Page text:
Lava flowed toward homes on the Big Island's east side.
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People in and around Pahoa will meet with the state and scientists to talk about the risks of a new flow.
Video from a meeting Monday night showed the room was packed with anxious residents, waiting to hear the latest on the June 27 lava flow, named for the day it began erupting from a new vent.
The lava has been moving slowly through large cracks, primarily underground, which makes it's path hard to predict.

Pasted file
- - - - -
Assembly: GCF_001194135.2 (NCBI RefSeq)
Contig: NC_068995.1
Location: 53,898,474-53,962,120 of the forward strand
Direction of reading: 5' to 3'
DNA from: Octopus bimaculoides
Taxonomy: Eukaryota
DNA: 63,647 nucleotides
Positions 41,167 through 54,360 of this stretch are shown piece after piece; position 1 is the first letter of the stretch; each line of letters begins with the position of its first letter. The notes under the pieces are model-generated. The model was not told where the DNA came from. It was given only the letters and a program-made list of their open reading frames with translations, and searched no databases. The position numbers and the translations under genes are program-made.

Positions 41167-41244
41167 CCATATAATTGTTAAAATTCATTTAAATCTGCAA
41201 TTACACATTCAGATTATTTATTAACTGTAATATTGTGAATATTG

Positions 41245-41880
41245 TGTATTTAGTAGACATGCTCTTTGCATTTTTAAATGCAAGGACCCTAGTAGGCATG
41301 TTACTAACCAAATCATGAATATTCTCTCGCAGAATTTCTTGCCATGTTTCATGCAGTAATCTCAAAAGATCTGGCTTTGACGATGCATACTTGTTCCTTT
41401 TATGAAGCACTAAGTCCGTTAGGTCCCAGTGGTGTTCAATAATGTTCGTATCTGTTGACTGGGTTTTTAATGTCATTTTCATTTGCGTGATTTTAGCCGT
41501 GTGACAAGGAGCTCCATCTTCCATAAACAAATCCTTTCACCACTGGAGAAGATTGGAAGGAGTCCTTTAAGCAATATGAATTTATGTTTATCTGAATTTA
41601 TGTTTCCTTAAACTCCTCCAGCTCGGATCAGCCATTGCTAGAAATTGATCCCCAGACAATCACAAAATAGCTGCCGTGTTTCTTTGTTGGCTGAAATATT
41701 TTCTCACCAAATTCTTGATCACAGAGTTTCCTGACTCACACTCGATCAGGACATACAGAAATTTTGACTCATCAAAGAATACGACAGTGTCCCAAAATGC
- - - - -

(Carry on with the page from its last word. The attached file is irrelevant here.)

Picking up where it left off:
It’s (going to) be very difficult to forecast exactly where this is going to go, especially if the lava is going to come out of one crack and flow into another,” Jim Kauahikaua said.
Darryl Oliveira with Hawaii County Civil Defense said the is available to help.
“Any community that may be affected by an approaching eruption or lava flow, we will work with you on the evacuation, as well as to secure your community, so you if you want to move, and (don’t want to) be interrupted by those taking pictures or sightseeing.
In addition to Tuesday’s meeting, there will be another opportunity for residents to get information at Pahoa Community Center at 6:30 Thursday.